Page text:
Jamaica has the dubious distinction of being counted among the murder capitals of the world. This position at the pinnacle of countries characterised by high per capita murder rates has remained consisted for over 40 years. As in previous decades, Jamaica has surpassed the 1,000 annual murder mark over the past 10 years. Crossing this red line is the United Nations’ indicator for a country at war.

These statistics, collated by the Jamaica Constabulary Force (JCF) ( https://jcf.gov.jm/stats/), concur with anecdotal evidence that this northern Caribbean island paradise is imploding. But the number of murders only provide a partial perspective on the protracted tragedy of this syndrome of violence. Beyond the statistics recording the number of victims, which are gruesome enough, is the impact of the national trauma on the body politic. What is not so visible to the public eye are the peace of mind casualties of the perpetrators of violence and the difficulties entailed in changing hearts and minds.

PSYCHOSOCIAL DISLOCATION

When we examine the multiple layers of trauma suffered by those who live with violence and those left behind to mourn the loss of their loved ones, it is evident that the tragedies do not cease with the words, woundings, burials and repasts. The relatives of the injured parties suffer their own brand of psychosocial dislocation. This starts from the moment they get the news and remains with them in cases of death, through the process of having to identify the ‘object’ now referred to as the body. It follows them as they have to deal with the elongated process of collecting evidence, providing statements and waiting while the case is prepared for trial. By the time that the emotional wounds scab over, it is time to open the lacerations and start the bleeding all over again. The brutality is reiterated at the trial, where the reliving of the gory details is designed to derange even the toughest of stoics.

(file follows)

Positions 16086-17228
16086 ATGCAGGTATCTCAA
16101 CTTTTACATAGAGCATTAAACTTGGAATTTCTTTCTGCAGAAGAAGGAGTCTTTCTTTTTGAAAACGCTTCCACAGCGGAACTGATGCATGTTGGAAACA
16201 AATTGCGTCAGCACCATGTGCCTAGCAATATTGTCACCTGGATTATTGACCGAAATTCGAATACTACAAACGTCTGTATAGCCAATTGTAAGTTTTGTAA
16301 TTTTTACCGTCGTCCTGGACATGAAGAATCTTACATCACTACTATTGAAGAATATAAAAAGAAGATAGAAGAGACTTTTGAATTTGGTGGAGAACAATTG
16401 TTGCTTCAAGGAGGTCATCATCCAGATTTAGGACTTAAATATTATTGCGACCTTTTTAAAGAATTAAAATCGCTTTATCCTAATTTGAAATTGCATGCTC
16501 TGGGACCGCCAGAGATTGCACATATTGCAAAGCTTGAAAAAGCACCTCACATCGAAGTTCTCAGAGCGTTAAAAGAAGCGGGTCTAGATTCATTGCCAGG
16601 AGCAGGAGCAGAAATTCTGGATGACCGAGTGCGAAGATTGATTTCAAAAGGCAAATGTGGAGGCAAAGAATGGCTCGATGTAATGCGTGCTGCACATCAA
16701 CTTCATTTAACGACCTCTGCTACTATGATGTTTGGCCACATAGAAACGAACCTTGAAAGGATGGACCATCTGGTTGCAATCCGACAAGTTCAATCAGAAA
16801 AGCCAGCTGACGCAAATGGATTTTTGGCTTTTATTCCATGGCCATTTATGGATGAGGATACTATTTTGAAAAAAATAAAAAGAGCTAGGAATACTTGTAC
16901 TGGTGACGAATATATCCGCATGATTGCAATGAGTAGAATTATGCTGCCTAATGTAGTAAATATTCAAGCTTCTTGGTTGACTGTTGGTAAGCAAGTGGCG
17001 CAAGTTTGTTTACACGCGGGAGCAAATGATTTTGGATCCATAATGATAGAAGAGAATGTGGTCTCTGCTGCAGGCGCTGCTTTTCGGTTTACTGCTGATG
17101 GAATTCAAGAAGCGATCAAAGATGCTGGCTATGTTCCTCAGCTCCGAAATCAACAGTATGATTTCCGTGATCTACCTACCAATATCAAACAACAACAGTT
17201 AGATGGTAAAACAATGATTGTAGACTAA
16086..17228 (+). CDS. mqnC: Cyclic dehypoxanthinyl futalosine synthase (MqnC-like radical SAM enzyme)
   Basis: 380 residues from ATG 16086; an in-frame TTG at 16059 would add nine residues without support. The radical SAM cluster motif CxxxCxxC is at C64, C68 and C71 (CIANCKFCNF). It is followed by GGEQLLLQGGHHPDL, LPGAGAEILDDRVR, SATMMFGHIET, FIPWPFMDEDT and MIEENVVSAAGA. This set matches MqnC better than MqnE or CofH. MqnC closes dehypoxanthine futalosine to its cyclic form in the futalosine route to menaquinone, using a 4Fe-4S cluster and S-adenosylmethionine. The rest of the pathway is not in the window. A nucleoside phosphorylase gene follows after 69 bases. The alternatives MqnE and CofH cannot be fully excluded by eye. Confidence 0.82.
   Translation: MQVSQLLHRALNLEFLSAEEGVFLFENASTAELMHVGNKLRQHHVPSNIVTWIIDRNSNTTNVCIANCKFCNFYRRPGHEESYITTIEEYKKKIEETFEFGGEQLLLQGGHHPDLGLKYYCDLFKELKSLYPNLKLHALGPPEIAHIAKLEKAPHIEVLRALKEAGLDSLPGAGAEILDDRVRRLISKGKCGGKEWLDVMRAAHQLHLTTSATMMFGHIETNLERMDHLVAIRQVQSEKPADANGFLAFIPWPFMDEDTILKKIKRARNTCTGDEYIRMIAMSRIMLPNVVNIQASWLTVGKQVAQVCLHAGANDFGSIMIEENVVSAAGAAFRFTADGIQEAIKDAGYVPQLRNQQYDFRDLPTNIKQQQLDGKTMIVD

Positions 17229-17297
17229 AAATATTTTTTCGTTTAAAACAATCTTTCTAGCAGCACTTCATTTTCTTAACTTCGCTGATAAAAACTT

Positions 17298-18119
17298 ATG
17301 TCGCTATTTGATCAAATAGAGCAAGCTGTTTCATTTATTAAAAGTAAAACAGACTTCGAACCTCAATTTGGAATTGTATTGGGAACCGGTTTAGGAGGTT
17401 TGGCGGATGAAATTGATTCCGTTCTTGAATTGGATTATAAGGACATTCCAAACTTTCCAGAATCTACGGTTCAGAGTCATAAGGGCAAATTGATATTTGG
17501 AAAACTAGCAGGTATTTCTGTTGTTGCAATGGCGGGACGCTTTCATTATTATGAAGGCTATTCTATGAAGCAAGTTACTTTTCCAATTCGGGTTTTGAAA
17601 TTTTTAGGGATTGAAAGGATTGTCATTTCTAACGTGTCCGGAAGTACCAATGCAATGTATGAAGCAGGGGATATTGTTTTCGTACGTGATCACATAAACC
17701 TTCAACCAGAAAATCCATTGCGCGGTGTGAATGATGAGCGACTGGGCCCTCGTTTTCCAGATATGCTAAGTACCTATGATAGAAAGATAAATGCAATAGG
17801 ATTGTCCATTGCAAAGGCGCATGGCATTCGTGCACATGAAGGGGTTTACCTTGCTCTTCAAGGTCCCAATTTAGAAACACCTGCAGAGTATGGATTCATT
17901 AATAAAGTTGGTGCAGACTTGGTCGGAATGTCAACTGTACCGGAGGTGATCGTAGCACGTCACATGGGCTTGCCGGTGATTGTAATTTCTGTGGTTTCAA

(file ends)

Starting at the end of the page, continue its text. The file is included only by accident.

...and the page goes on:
Traumatic experiences like rape are more devastating physically and mentally as they are replayed in individual consciousness and collective memory. Victims of rape suffer these typical effects of sexual violation. They are also affected by the normalisation of VAW, as evidenced by Pastor Robinson’s endorsement of marital rape. The entrenched belief by men and women alike, that wifely sexual submission is a male entitlement rather than a female choice, needs deconstruction. In this context, the rationalisation of VAW by reference to the Bible is disingenuous. The critical response refracted by Robinson’s congregation, which resulted in his immediate routing, should send a signal to church influencers who are using their positions of power behind their pulpits to perpetuate misogyny. It is time to craft a new narrative.

- Dr Imani Tafari-Ama is a research fellow at The Institute for Gender and Development Studies, Regional Coordinating Office (IGDS-RCO), at The University of the West Indies. She is the author of ‘Blood, Bullets and Bodies: Sexual Politics Below Jamaica’s Poverty Line’ and ‘Up for Air: This Half Has Never Been Told’, a historical novel on the Tivoli Gardens incursion. Send feedback to imani.tafariama@uwimona.edu.jm.